A new approach to measuring the impact of open data
This original blog was posted by Julia Keseru
Strong evidence on the long-term impact of open data initiatives is incredibly scarce. The lack of compelling proof is partly due to the relative novelty of the open government field, but also to the inherent difficulties in measuring good governance and social change. We know that much of the impact of policy advocacy, for instance, occurs even before a new law or policy is introduced, and is thus incredibly difficult to evaluate. At the same time, it is also very hard to detect the causality between a direct change in the legal environment and the specific activities of a policy advocacy group. Attribution is equally challenging when it comes to assessing behavioral changes – who gets to take credit for increased political engagement and greater participation in democratic processes?
Open government projects tend to operate in an environment where the contribution of other stakeholders and initiatives is essential to achieving sustainable change, making it even more difficult to show the causality between a project’s activities and the impact it strives to achieve. Therefore, these initiatives cannot be described through simple “cause and effect” relationships, as they mostly achieve changes through their contribution to outcomes produced by a complex ecosystem of stakeholders — including journalists, think tanks, civil society organizations, public officials and many more — making it even more challenging to measure their direct impact.
With generous support from the Open Data for Development Research Fund of the OGP Open Data Working Group, we at the Sunlight Foundation wanted to tackle some of the methodological challenges of the field through building an evidence base that can empower further generalizations and advocacy efforts, as well as developing a methodological framework to unpack theories of change and to evaluate the impact of open data and digital transparency initiatives. A few weeks ago, we presented our research at the Cartagena Data Festival, and today we are happy to launch the first edition of our paper, which you can read below or on Scribd.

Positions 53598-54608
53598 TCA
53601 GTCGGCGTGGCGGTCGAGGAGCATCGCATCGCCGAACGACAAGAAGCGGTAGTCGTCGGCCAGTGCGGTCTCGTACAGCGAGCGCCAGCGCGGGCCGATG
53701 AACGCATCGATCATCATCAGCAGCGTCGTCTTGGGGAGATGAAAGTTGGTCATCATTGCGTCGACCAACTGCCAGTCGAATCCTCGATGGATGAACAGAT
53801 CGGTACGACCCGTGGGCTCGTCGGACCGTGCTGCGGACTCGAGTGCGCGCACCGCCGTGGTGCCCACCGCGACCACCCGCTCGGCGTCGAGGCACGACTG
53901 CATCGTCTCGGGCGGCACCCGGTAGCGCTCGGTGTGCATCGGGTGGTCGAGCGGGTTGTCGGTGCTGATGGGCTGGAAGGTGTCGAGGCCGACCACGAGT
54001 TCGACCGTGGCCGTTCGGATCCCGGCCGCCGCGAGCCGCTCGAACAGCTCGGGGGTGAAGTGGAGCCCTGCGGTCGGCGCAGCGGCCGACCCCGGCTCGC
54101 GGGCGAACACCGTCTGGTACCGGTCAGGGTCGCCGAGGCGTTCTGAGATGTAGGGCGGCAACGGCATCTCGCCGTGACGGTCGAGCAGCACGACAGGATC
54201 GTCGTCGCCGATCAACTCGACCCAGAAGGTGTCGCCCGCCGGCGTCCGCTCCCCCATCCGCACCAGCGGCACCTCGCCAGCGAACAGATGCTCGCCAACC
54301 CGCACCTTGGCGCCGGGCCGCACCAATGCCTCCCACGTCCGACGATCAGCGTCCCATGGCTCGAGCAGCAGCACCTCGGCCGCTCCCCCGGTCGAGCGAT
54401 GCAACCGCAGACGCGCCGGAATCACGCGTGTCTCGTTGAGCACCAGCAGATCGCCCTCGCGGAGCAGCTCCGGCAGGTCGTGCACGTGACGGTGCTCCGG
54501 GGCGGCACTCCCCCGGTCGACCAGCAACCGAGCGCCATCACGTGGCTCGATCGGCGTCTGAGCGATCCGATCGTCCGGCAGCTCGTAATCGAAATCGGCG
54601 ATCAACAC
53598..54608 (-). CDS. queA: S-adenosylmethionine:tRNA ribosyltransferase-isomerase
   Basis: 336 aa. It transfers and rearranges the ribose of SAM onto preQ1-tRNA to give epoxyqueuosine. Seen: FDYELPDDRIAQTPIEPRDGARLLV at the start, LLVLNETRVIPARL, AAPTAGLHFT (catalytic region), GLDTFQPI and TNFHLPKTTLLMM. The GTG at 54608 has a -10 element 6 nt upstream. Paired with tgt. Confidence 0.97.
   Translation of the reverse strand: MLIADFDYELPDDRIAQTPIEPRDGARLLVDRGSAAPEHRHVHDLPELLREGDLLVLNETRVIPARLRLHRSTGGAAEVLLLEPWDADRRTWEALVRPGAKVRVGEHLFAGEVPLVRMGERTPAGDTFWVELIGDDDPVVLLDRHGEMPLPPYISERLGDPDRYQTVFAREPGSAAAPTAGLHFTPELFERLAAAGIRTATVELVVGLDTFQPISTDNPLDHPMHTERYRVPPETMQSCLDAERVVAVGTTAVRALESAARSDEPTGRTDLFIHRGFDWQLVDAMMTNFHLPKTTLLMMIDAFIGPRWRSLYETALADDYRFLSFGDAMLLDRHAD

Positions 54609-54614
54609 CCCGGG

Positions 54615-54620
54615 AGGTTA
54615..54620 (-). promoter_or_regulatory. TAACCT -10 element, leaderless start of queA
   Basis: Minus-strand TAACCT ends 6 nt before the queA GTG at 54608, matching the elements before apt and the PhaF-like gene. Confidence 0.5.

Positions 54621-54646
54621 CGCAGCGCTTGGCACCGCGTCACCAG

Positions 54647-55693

The outputs of this research include:
- A searchable repository of more than 100 examples on the outputs, outcomes and impacts of open data and digital technology projects;
- Three distinctive theories of change for open data and digital transparency initiatives from the Global South;
- A methodological framework to help develop more robust indicators of social and political change for the ecosystem of open data initiatives, by applying and revising the Outcome Mapping approach of IDRC to the field.
The case stories we collected aim to illustrate the social impact of open data and digital transparency initiatives in different countries, cities and communities. We gathered examples on how users are empowered by open government initiatives as well as how open data and digital transparency projects are changing the behavior, relationships, activities and actions of users. Instead of basic project descriptions and mere output, we wanted to seek evidence on how open data and technology help to influence governance and improve lives, both directly and indirectly. After reviewing the examples, our research team compiled the data to form a database with basic facts, short descriptions and links, then categorizing the repository into a couple of significant fields/sectors. The database is a living document and available here.
For the sake of our research, we defined open data initiatives as projects using data that can be freely used, reused and redistributed by anyone. After filtering the 136 cases, we had a total of 110 open data initiatives in our repository, with 64 cases from the Global North, 37 from the Global South and nine with impact on both regions. The most common type of open data initiatives focused on legislatures, elections and elected officials; budget and spending information (including procurements); open data portals; business; environment; the judiciary; extractive industries; and health and lobbying.